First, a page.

The Flash: 305 “Monster” Review
Reviewed by Louis Rabinowitz.
Central City found itself beset by all kinds of monsters on this week’s The Flash, yet as it turned out, none of them were actually real. We had the continuing tragic descent of Caitlin Snow into evil Killer Frost mode helped along when it should have been averted, Julian finally opening up to Barry about his inner demons… oh, and the 50-foot kaiju creature that turned out to be a hologram controlled by a 15-year-old boy struggling with monsters of his own. With risk of stating the obvious, it’s safe to say that Monster earned its title.
Monster is pretty typical for a standalone episode of The Flash in its construction, aside for the obvious twist that there’s no actual villain of the week to speak of, yet there’s a distinctly different feel to the episode than usual. That’s arguably down to the unusual way in which just about every plotline here comes to an unconventional conclusion, riffing on viewer expectations or twisting the expected pay-off to reveal something a lot less grandiose than the episode appeared to be building to. For the most part, that’s a heartening twist on the formula that works well, and the atypical plotting works to create some satisfying, unpredictable character development that feels vibrant and interesting on the journey, instead of simply concentrating on the destination. In a season of The Flash that’s cut away a lot of the bloat and convoluted mythology that defined the latter half of last year, Monster feels especially lean and streamlined in its near-total focus on character above spectacle, and keenly aware of the optimistic heart that defines this show. Yet despite all the strengths on display here, Monster trips up sometimes in its attempt to tell a handful of genuinely substantial character-focused stories at once, and one plotline in particular lacks the breathing room to fully accomplish its goals.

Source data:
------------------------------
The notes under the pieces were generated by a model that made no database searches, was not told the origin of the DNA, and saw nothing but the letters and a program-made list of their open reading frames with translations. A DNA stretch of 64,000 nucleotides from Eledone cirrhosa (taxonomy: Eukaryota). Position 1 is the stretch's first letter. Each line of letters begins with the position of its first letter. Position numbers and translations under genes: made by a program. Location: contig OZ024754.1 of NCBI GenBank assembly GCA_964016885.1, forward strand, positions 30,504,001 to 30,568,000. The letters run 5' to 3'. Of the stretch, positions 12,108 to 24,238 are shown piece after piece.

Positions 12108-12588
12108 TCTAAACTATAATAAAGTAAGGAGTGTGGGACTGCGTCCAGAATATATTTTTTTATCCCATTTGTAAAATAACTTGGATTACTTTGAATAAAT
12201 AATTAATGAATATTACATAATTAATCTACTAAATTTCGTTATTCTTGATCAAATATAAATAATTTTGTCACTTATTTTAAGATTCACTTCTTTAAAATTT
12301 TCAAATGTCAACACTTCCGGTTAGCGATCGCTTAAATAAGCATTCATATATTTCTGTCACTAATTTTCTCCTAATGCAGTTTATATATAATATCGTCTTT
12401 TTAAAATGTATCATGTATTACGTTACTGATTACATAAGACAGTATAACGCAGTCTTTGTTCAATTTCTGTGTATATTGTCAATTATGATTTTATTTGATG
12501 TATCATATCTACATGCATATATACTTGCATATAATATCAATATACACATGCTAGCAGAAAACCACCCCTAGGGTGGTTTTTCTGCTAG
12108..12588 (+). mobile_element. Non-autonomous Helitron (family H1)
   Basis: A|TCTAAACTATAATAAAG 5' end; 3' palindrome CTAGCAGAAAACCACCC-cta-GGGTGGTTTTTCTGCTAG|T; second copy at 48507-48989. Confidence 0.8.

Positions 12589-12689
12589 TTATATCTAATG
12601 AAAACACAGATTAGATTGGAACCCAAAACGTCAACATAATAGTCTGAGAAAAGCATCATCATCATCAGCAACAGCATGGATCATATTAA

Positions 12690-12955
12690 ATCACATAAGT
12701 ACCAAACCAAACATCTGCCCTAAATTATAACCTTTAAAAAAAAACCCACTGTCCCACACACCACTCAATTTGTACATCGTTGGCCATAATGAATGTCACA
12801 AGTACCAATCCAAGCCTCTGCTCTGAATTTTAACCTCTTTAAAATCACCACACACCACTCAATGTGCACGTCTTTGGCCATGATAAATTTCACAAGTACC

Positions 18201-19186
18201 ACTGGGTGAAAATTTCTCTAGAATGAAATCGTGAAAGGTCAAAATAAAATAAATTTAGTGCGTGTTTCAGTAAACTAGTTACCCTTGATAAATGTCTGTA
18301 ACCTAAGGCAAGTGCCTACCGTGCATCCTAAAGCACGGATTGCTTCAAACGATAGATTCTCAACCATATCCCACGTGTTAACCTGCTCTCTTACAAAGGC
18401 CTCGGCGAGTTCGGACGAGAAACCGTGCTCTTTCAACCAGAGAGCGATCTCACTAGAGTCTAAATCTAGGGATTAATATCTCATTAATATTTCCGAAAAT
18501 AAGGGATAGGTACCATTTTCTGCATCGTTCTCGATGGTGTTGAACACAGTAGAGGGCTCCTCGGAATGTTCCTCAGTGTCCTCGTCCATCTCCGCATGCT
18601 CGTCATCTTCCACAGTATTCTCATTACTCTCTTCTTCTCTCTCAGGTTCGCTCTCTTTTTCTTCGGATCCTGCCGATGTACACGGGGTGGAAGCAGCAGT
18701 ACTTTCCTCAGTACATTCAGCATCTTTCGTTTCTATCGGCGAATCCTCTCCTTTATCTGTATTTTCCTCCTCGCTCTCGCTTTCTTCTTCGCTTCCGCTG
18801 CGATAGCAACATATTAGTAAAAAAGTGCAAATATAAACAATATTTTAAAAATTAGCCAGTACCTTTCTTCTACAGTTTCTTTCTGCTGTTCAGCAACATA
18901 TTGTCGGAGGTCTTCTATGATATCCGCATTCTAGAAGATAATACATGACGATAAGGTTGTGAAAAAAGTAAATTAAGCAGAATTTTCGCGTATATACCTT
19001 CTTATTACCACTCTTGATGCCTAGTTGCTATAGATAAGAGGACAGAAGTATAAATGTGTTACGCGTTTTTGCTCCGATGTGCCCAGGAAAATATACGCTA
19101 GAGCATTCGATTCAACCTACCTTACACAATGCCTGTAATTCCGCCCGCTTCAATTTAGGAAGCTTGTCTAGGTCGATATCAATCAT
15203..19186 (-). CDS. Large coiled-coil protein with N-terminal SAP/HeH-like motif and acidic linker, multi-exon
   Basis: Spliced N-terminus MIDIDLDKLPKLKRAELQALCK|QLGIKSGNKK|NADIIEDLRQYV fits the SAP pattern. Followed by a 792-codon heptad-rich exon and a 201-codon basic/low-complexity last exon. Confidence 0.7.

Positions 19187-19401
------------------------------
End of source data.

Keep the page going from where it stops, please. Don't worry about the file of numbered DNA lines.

Perhaps the most immediately intriguing plotline, and certainly the one that’s most pertinent to future events, is Caitlin’s continuing journey towards her destiny as Killer Frost. It’s an old trick from the superhero TV playbook to introduce an estranged parent of a supporting character just when a particularly important conflict pops up for that character, and Caitlin’s mother is mostly indistinguishable from the crowd of icy, aloof paternal figures who have populated similar shows over the years. Yet as an enabler for Caitlin’s continuing development, Susan fits the bill and her evolving attitudes towards her daughter’s Killer Frost powers offer the new perspective on Caitlin’s transformation that her arc so desperately needed to feel like a tangible conflict. There’s a strong link made here between Caitlin’s manifesting powers and the people around her who simply bring out all the resentment and repressed fury that fuels her powers in the first place. The scenes in the lab do a strong job of illustrating that the cold, clinical environment that Caitlin goes to as her first port of call only exacerbates the problem, offering only the scientific, numbers-based perspective on her emotional turmoil instead of the compassion that Caitlin could have been offered if she had instead gone to Star Labs.
Caitlin’s mother, in this respect, works as an embodiment of Caitlin’s treatment as an object of scientific interest that only feeds into her continuing descent into Killer Frost – aptly, Caitlin’s ice powers are being encouraged by… a lack of warmth shown towards her. Therefore, it’s fitting that the inevitable reconciliation is only tentative, failing to patch up all of their differences. Indeed, as we see in the final stinger, there’s still a huge gulf that exists between their attitudes due to Susan’s continuing, fundamental misinterpretation of what Caitlin’s powers mean, and that feels like the realistic conclusion to come to given the extent of their animosity as sketched out here. Susan is more of a plot device than anything here, but as a plot device she’s utilised strongly to further Caitlin’s inevitable spiral downwards, making for a strong story that neatly establishes the tragedy of her situation and the emotional stakes for what’s to come.